The Las Vegas Convention Center (LVCC) is a exhibition and convention space situated adjacent to the famous Las Vegas Strip. Originally opened in 1959, the convention center was built by the Las Vegas Convention and Visitors Authority (LVCVA) in response to the gradual decline in Las Vegas’ visitors due to the cyclical nature of tourism seasons.
In recent years, the LVCC underwent a massive transformation, welcoming the historic building into the modern age. Prior to the upgrade, the building was very much a product of its time, an unremarkable aluminum-clad structure painted over in a vintage mauve-pink coating that was considered stylish in the 1950s. It was decided that the building’s design was outdated and sorely in need of an upgrade.
Techno Coatings Inc., an Anaheim, California-based firm that has received praise for taking on high-profile projects like Disneyland and Alcatraz, was able to secure the job. However, in order for the project to officially start, the LVCVA had to sign off on it. Former mayor of Las Vegas, Oscar Goodman, made an appeal for the case, arguing the likelihood of Las Vegas losing profit if the LVCC wasn’t modernized. Goodman’s pitch was presented with true Las Vegas flair. The then-mayor arrived at city hall, accompanied by two showgirls. Techno Coatings President and CEO Bruce Birney was present for the flamboyant display and revealed that Goodman’s antics were effective: The LVCC renovation project finally received the green light.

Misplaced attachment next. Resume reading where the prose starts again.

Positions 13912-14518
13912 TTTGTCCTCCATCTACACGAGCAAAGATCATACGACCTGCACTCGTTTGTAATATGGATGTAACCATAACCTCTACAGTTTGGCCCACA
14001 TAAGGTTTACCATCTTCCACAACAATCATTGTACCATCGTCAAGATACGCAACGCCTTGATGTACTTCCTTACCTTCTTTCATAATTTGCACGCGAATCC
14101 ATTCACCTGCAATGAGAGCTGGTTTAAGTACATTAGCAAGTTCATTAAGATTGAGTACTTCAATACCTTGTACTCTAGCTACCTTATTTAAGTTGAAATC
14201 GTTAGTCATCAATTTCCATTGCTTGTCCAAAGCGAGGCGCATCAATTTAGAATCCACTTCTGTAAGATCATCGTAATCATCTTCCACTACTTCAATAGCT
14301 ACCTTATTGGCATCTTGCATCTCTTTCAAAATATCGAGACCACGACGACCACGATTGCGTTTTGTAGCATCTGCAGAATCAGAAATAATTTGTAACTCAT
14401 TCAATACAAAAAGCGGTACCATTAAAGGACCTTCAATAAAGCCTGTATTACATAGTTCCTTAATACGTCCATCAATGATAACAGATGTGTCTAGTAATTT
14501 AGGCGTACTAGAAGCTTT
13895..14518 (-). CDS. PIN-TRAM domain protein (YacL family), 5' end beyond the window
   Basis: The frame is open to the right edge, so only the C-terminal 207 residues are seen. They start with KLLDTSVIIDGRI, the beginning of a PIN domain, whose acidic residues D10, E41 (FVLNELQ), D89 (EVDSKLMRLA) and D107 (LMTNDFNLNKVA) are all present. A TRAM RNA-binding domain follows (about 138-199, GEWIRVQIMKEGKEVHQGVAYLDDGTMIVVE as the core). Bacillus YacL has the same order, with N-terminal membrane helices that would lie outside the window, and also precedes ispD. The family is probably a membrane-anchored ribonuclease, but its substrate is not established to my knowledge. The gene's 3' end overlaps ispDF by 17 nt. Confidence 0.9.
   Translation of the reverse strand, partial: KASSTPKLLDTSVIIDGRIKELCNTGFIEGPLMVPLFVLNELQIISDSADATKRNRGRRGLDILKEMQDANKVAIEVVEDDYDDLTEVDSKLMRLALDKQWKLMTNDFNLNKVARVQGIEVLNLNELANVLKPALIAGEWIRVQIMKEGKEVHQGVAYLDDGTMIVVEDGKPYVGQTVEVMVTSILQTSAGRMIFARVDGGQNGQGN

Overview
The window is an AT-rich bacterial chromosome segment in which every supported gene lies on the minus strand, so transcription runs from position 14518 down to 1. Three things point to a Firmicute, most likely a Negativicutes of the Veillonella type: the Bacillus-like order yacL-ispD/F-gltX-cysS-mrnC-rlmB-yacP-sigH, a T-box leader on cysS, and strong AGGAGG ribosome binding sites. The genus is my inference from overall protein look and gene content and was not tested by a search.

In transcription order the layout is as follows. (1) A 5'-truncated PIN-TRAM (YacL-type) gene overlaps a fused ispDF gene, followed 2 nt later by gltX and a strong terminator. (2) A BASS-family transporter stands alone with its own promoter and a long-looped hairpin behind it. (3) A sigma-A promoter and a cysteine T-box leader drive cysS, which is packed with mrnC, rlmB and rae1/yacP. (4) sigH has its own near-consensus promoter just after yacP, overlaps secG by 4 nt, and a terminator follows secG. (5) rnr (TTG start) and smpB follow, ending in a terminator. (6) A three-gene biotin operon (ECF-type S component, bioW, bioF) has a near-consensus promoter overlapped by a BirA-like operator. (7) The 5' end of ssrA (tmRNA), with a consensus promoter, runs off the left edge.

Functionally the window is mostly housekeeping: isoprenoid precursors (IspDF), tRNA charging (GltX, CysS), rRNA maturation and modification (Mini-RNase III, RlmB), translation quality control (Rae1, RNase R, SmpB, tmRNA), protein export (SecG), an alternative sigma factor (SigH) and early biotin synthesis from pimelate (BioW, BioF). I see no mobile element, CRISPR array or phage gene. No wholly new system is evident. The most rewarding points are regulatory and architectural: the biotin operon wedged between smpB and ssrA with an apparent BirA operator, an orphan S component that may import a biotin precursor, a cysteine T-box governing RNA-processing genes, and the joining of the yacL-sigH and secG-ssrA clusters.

As per the LVCVA’s request, Techno Coatings hired journey painters from Las Vegas District Council 15 to help work on the 300,000 square-foot site. Due to its hyper-durability in the face of sunlight, sand, and wind, coatings from Tnemec were selected. The exclusively-Tnemec coating system was completed with Tnemec’s Fluoronar 1072, a high-solids fluoropolymer. The project took approximately three months to complete, half the projected time.
A major concern regarding exterior coatings on high-exposure projects is the longevity of the coating. Fortunately for the LVCC, the exterior’s topcoat, Fluoronar, was enriched with Lumiflon FEVE resin. FEVE-based coatings offer surfaces a plethora of benefits, including unparalleled weatherability, exceptional color and gloss retention, and longevity, which eliminate the need to recoat.
Approximately 500 gallons of Fluoronar was used for the project.
Information courtesy of Coatings Pro Mag